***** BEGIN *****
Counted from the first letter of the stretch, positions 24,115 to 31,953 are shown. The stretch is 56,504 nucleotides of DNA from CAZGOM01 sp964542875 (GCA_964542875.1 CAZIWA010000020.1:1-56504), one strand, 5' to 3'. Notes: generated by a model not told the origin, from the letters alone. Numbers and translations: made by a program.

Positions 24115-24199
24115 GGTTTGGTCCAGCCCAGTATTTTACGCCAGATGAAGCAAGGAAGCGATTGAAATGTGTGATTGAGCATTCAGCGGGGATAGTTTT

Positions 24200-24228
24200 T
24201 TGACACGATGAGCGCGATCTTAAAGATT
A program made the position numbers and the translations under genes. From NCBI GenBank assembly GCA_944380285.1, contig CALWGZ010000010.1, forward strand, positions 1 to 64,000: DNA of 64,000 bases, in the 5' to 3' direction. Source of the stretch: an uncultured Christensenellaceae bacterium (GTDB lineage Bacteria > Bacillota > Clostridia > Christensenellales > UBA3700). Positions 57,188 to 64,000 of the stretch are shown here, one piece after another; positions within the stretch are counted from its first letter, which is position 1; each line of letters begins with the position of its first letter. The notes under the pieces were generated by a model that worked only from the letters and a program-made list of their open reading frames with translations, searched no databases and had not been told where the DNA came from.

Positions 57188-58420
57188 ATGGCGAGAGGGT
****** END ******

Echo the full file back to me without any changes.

Counted from the first letter of the stretch, positions 24,115 to 31,953 are shown. The stretch is 56,504 nucleotides of DNA from CAZGOM01 sp964542875 (GCA_964542875.1 CAZIWA010000020.1:1-56504), one strand, 5' to 3'. Notes: generated by a model not told the origin, from the letters alone. Numbers and translations: made by a program.

Positions 24115-24199
24115 GGTTTGGTCCAGCCCAGTATTTTACGCCAGATGAAGCAAGGAAGCGATTGAAATGTGTGATTGAGCATTCAGCGGGGATAGTTTT

Positions 24200-24228
24200 T
24201 TGACACGATGAGCGCGATCTTAAAGATT
A program made the position numbers and the translations under genes. From NCBI GenBank assembly GCA_944380285.1, contig CALWGZ010000010.1, forward strand, positions 1 to 64,000: DNA of 64,000 bases, in the 5' to 3' direction. Source of the stretch: an uncultured Christensenellaceae bacterium (GTDB lineage Bacteria > Bacillota > Clostridia > Christensenellales > UBA3700). Positions 57,188 to 64,000 of the stretch are shown here, one piece after another; positions within the stretch are counted from its first letter, which is position 1; each line of letters begins with the position of its first letter. The notes under the pieces were generated by a model that worked only from the letters and a program-made list of their open reading frames with translations, searched no databases and had not been told where the DNA came from.

Positions 57188-58420
57188 ATGGCGAGAGGGT